The care quotient
Make your customers feel important – ask them how you’re doing
Robert Grede, For SBT
It’s part of the human condition. We all want to feel important. We all want to feel as if our business, no matter how meager, is important to the store where we shop. We truly want to feel as if we are valued customers.
No matter what our business, from hobby shops to hospitals, car parts to consulting, if we don’t make our customers feel important, they will leave us for a competitor without a second thought.
Don’t let that happen to you.
Here’s a little test to determine how valued your customers feel:
1. Has it been a year or more since you provided an opportunity for your customers to tell you how they feel they are treated?
2. Are repeat customers becoming fewer and fewer?
3. Are they buying less frequently and spending less when they do?
4. Do you seem to be stocking the wrong items? Wrong sizes? Wrong accessories?
5. Are you losing customers to competitors?
6. Do your customers seem surly and uncooperative?
7. Have you received any unsolicited complaints from unhappy customers?
If you answered yes to some of those questions, I’ll wager your "care quotient" is too low. And at least two times out of three, I’d be right.
Research shows that two-thirds of customers leave a regular supplier for a competitor because they think that supplier doesn’t care about them, doesn’t respond to their needs. Not because of better prices. Not because of better selection or better quality. Simply because they don’t feel important to that supplier.
One of New York City’s most colorful and popular mayors in recent memory, Mayor Koch, was famous for asking his constituents, "How am I doing?" He didn’t always hear widespread praise. But New Yorkers loved him because they felt he cared enough to ask their opinion.
You may need to do the same thing. Periodically, ask your customers, "How are we doing?" You’ll be surprised at what you can learn. Your customers will be delighted you asked.
The first thing you’ll learn is your customers feel reassured that you took the time to ask them their opinion. Everyone likes to offer an opinion. The second thing you’ll learn is that you should ask more often.
There are many ways of getting feedback from your customers. One way is by simply asking them while they’re buying something from you. The information you learn is immediate and may help resolve a problem quickly before you lose a customer.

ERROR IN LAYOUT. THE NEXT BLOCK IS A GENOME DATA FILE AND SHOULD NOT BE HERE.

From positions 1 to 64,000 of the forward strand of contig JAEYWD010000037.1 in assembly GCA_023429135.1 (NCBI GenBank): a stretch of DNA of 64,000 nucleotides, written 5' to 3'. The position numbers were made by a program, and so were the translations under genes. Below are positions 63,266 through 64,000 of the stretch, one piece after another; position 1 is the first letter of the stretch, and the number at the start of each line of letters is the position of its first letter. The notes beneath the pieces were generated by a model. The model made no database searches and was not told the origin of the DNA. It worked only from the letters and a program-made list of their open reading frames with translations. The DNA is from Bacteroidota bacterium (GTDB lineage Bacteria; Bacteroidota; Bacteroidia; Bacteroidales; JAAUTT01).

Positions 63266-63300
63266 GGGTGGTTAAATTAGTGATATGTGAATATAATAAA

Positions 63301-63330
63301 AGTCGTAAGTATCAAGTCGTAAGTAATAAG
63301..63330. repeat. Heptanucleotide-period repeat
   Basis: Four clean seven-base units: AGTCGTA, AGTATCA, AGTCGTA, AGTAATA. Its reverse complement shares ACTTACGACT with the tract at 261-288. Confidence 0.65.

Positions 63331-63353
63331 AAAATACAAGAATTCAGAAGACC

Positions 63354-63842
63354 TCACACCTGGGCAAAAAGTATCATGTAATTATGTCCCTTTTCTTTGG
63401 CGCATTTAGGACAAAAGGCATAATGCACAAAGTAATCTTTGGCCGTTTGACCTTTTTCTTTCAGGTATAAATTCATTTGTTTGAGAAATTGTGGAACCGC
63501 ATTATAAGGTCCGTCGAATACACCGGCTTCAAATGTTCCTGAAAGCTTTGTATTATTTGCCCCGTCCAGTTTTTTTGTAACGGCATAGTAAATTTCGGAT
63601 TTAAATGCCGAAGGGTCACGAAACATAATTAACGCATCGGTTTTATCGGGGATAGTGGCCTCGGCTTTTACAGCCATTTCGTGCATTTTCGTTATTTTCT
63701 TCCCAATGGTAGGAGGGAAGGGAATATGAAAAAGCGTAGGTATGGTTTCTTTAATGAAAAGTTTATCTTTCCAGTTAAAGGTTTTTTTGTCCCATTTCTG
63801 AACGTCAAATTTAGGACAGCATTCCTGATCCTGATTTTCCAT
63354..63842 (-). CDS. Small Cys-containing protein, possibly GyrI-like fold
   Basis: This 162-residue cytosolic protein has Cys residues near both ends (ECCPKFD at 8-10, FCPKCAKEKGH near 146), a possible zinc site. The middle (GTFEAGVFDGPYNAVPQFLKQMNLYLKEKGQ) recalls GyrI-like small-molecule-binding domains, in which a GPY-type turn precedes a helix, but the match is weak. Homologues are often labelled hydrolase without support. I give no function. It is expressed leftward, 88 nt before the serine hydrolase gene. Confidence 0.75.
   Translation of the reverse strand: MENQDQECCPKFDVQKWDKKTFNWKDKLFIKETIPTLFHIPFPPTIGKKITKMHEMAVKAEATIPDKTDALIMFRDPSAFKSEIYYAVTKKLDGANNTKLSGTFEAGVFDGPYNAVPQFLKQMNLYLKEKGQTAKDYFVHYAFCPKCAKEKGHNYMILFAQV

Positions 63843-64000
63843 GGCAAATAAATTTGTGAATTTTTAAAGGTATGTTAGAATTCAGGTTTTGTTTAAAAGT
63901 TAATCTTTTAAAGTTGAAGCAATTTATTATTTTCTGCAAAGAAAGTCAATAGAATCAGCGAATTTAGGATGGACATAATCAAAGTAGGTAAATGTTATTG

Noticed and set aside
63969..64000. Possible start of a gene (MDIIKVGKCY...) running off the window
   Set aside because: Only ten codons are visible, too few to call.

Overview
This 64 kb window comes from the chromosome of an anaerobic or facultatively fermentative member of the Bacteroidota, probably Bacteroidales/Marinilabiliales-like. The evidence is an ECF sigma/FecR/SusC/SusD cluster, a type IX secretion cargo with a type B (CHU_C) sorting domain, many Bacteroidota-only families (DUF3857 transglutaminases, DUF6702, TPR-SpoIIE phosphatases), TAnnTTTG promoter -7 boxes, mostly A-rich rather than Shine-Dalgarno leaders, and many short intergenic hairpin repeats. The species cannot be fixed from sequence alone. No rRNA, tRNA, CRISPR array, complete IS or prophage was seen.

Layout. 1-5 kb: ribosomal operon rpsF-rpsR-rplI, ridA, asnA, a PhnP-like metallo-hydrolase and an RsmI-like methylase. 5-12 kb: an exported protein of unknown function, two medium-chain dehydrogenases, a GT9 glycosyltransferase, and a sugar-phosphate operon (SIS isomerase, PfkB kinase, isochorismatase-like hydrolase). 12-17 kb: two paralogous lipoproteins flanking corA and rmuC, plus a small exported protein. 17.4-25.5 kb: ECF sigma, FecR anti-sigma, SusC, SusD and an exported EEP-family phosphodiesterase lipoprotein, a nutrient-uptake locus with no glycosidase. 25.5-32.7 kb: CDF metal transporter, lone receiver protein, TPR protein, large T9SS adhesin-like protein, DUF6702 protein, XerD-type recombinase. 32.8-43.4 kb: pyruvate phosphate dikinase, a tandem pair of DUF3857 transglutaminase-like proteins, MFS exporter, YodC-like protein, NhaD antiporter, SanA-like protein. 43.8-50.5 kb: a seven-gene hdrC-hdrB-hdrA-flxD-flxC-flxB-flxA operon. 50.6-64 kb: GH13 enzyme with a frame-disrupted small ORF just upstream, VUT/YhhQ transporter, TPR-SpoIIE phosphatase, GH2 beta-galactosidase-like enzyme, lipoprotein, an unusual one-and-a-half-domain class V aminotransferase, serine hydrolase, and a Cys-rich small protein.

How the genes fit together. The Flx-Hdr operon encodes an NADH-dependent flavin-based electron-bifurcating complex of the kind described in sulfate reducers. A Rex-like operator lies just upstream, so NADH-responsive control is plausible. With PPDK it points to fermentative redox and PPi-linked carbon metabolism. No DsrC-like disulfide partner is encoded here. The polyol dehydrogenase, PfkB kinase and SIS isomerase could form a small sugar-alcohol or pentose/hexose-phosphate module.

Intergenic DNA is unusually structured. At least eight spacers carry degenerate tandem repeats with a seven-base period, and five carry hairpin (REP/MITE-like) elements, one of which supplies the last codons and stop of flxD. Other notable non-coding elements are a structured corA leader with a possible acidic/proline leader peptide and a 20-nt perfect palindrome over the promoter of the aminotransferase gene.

Restaurants use this technique effectively. For instance, did you ever notice that within five minutes of being served, your waiter or waitress will stop by your table (usually just after you took that huge bite of pizza) and ask, "How is everything here?"
It’s standard practice in the restaurant industry because restaurants know that fickle customers won’t return (and won’t brag about the restaurant to their friends) unless they’re made to feel important.
Here’s another way of soliciting feedback, often used by retailers, but equally adaptable to many types of business. Sometimes customers may be reluctant to tell you face to face if they have a problem. They may feel uncomfortable telling you your prices are too high, your merchandise is faulty, or you’re not open at convenient hours.
Offer them an opportunity to sound off anonymously by distributing a questionnaire. A questionnaire serves several purposes. It offers anonymity to the person complaining. It identifies trends, pinpoints problem areas, and may even lead to a new product or service that hadn’t occurred to you before.
Most importantly, it shows your customers you care about them, lets them know you value their opinion. It gives them a chance to let off steam, too. It’s better they tell you what you’re doing wrong rather than never calling you again for an order.
One client, a video production studio, distributed self-addressed questionnaires to all their customers over a period of three months. Among other things, they learned that their customers wanted longer hours and lower prices.
Based on this input, the studio decided to offer evening hours at reduced rates. This change not only better utilized their capital equipment, it better served their customers’ needs. Revenues jumped 28%.
When distributing questionnaires, consider mailing them out to your database of customers rather than simply handing them out with every purchase. First, you reach the customers who haven’t purchased from you in awhile, the very ones you most want to ask, "Why?"
Second, you’re likely to receive more responses. Selling business-to-business, your chances of reaching a decision-maker are better when you use direct mail. If you’re a retailer, it’s too easy for your customer to throw away a questionnaire along with the bag and the receipt as soon as he gets home with his purchase. Most people are more likely to answer their mail than a questionnaire casually tossed in among their purchases.
Questionnaires have many uses. Some companies use periodic questionnaires to determine the effectiveness of their advertising and the mood of their customers.
McDonald’s queries the public quarterly. "What’s your favorite fast-food restaurant?" and "Who makes the best french fries?" are typical questions asked. Results are tracked and compared. If any category dips too low, they know they need to bolster their advertising in that area.
However you choose to query your customers, let them know you care. Periodically ask them, "How are we doing?" It’s a great way to build your "care quotient."
The more often you ask, the better you’ll like the responses. And the better you’ll like your bottom line.
Robert Grede, author of Naked Marketing – The Bare Essentials (Prentice Hall), is president of The Grede Company and a part-time faculty member at Marquette University; www.thegredecompany.com.
Dec. 6, 2002 Small Business Times, Milwaukee
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